Browse reviews

Edinburgh Fringe 2014

The Importance of Being Earnest as performed by three f*cking queens and a duck

Out Cast theatre

Genre: Comedy, Drama

Venue: the Space on the North Bridge


Low Down

Three actors are drawn together to perform Oscar Wilde’s classic and their bawdy ribaldry delivers rehearsals that are both an in joke and an outrageous delight. This is rehearsing with the bitching in the rehearsal room rather than in the pub afterwards.


One elder statesman of the acting fraternity brings two other queens on board for a rehearsal period that will lead to a version of The Importance of Being Earnest. This version is cut down and radical because of the lack of budget but then gets further reduced when it has to be performed from 90 minutes to 45. The resultant performance does not seem to get beyond 5/6 minutes but contains all you would expect and a few surprises as this fantastically caustic bunch of queens rehearse with bile and perform with gusto.

This was crisp and bawdy. The jokes were coming so thick and fast I think the audience would have laughed at the stage directions. They were on board from the beginning with the laughter as thunderous as the humour. I was sat beside one young chap who was so shocked by what he was hearing I thought he was having an asthma attack… This is what the TV sitcom Vicious could have been as it wasn’t so much near the knuckle as sawing your hand off.

The possibility of course is that the in jokes for theatrical types may be a little lost on the general populace but this is theatre and this is the Fringe for goodness sakes. There were enough people from other companies in that all of the jokes were lapped up with sizzling gusto. The section involving Bhutto, Berkoff and Chekhov was inspired.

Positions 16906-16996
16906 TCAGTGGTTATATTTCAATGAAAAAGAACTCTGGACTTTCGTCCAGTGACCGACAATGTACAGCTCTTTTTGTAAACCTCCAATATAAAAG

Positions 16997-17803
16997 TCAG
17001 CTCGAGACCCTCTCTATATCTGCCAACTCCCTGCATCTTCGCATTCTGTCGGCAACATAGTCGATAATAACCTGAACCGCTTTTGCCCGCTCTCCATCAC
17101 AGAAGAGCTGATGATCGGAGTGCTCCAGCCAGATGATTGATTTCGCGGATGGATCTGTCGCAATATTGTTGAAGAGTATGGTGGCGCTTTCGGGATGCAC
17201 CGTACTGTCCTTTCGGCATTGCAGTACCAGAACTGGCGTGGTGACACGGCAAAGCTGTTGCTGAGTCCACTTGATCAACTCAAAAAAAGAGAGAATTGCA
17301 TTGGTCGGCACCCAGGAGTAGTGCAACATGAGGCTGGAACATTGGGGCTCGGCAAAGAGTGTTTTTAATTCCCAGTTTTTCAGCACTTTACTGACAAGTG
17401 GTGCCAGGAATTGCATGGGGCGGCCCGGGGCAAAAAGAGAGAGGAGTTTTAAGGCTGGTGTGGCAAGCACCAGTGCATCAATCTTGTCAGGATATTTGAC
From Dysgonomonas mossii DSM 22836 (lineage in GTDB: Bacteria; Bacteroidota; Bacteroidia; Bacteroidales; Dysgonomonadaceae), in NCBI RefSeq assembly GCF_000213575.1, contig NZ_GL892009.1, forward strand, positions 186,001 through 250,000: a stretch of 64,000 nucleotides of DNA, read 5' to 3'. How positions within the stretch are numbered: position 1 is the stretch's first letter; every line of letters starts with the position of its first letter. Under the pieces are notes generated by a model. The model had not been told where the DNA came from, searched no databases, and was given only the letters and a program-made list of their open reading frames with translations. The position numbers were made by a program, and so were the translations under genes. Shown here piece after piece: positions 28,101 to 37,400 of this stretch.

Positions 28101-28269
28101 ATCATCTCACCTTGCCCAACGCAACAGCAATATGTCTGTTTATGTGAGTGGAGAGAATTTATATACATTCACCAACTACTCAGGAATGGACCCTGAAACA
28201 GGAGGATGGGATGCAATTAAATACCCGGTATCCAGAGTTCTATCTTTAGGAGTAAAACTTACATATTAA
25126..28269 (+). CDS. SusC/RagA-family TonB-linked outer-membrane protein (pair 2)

All three actors were fantastic. It was fast and furious and with their working off each other with quick wit and barbed ripostes you were left breathless at their absolute delight to shock and please you. It was tightly packed and tightly delivered as each actor played off the other showing bitchy sentimentality was out and straight to the point comedy was in.

There was little by way of set and there was no need of any. The duck will be explained if you go and see it but it became less of a prop as time progressed. I could have done without it and so could the piece but I could see why it was felt to be important for one actor – perhaps a rethink…. Or a bigger animal!

It was a full house who were laughing fit to burst. The concept of the show, the delivery of it and the whole 50 minutes were relentless and with enough filthy gay humour that you hung onto your morals at your peril. If Oscar is spinning in his grave as the publicity suggests, it is only so that he can get a better look!